Although cancer and teenage death are not among the threads woven into Just Listen, Sarah Dessen covers a lot of ground in the land of heavy topics, from eating disorders to social ostracism to anger management. Annabel’s desire to keep everyone at a safe distance from her problems is very similar to Hazel’s instincts in The Fault in Our Stars, and Augustus and Owen share a liking of philosophical deliberations and tough-love truths. But while books dominate Hazel and Augustus discussions in The Fault in Our Stars, music governs Annabel and Owen conversations in Just Listen.
If you are itching for a novel with a stronger dose of the romance seen in The Fault in Our Stars, Just Listen (or any Sarah Dessen book, really) would make a perfect next read.
Bonus John Green trivia: What does Turtles All the Way Down mean?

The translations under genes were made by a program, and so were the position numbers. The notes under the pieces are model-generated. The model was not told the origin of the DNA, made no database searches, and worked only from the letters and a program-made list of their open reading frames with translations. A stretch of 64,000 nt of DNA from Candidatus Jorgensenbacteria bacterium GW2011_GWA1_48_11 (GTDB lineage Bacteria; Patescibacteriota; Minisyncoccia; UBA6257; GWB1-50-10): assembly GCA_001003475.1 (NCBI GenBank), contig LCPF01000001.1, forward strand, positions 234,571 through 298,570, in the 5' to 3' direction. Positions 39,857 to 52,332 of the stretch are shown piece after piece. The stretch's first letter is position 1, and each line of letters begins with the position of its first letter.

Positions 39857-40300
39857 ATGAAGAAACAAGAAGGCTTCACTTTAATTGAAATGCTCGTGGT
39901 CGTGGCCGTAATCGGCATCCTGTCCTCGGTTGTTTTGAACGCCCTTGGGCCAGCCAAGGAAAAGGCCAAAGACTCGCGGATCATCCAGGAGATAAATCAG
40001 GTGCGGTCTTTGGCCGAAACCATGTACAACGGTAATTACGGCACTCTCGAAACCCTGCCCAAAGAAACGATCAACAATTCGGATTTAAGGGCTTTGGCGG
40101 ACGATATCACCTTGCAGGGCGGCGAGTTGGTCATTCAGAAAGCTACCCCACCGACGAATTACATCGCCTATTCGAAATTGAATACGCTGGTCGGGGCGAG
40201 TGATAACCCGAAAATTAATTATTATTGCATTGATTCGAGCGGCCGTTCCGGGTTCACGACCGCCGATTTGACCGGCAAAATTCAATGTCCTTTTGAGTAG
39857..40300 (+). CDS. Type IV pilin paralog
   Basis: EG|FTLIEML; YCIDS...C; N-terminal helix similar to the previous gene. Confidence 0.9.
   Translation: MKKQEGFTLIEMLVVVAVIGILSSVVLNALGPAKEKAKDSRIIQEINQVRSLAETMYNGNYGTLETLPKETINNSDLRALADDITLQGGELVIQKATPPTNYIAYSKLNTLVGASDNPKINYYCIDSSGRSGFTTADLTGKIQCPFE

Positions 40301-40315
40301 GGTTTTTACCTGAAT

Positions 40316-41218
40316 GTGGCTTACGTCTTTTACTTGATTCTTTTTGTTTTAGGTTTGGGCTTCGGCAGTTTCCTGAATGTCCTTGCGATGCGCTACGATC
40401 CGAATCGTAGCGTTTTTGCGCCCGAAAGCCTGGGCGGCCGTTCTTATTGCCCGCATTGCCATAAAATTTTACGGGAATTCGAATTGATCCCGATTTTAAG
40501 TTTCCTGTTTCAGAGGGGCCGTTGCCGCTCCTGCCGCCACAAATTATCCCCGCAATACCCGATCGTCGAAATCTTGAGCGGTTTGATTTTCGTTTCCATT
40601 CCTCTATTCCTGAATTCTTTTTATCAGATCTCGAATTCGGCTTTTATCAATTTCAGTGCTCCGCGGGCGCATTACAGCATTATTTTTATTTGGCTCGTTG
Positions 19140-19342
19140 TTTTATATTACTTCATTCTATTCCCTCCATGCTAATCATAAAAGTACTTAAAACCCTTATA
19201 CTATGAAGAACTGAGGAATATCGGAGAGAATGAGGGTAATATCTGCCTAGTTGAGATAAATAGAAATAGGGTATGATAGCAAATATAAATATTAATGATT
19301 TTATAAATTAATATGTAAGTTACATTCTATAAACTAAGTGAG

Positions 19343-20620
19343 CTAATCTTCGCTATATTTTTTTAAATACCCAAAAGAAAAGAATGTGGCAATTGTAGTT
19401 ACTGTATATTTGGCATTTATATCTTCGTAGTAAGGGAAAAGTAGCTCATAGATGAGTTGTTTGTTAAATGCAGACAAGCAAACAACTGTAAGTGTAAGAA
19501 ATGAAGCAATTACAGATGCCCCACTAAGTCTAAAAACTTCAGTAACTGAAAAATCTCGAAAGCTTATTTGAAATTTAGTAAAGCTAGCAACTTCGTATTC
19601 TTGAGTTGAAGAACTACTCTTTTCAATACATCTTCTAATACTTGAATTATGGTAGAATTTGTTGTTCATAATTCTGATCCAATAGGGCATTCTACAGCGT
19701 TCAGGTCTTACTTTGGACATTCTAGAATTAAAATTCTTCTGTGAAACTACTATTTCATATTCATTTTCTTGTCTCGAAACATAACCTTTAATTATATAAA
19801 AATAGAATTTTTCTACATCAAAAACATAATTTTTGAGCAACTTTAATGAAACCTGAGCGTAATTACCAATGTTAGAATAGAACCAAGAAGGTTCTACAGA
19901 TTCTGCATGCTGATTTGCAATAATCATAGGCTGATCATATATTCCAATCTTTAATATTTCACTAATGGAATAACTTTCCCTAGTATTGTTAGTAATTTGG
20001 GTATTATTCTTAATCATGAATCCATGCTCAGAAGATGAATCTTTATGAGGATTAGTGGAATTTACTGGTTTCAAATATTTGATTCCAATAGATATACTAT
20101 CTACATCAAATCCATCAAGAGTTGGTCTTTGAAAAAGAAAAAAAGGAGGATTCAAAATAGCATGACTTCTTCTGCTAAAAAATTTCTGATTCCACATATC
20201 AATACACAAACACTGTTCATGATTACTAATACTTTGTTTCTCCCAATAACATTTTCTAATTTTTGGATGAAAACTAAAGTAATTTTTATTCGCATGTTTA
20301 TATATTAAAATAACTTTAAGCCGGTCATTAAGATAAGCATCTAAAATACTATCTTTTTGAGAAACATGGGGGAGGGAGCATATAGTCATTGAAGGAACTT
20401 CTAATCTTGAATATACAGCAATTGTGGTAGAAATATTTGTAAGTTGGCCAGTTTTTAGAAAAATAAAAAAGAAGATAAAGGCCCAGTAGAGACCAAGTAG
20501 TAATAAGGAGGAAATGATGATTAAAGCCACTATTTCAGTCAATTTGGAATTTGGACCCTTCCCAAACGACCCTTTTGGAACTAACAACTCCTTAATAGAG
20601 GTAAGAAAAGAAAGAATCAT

Wondering what is the meaning of Turtles All the Way Down? Well, Turtles All the Way Down seems to be named by John Green after an expression in cosmology that’s similar to the chicken-or-the-egg problem.
One possible explanation of the “Turtles all the way down” meaning is thought to come from Harvard psychologist and philosopher William James. The story goes like this:
After a lecture on cosmology and the structure of the solar system, William James was accosted by a little old lady.
“Your theory that the sun is the centre of the solar system, and the earth is a ball which rotates around it has a very convincing ring to it, Mr. James, but it’s wrong. I’ve got a better theory,” said the little old lady.
“And what is that, madam?” Inquired James politely.
“That we live on a crust of earth which is on the back of a giant turtle,”
Not wishing to demolish this absurd little theory by bringing to bear the masses of scientific evidence he had at his command, James decided to gently dissuade his opponent by making her see some of the inadequacies of her position.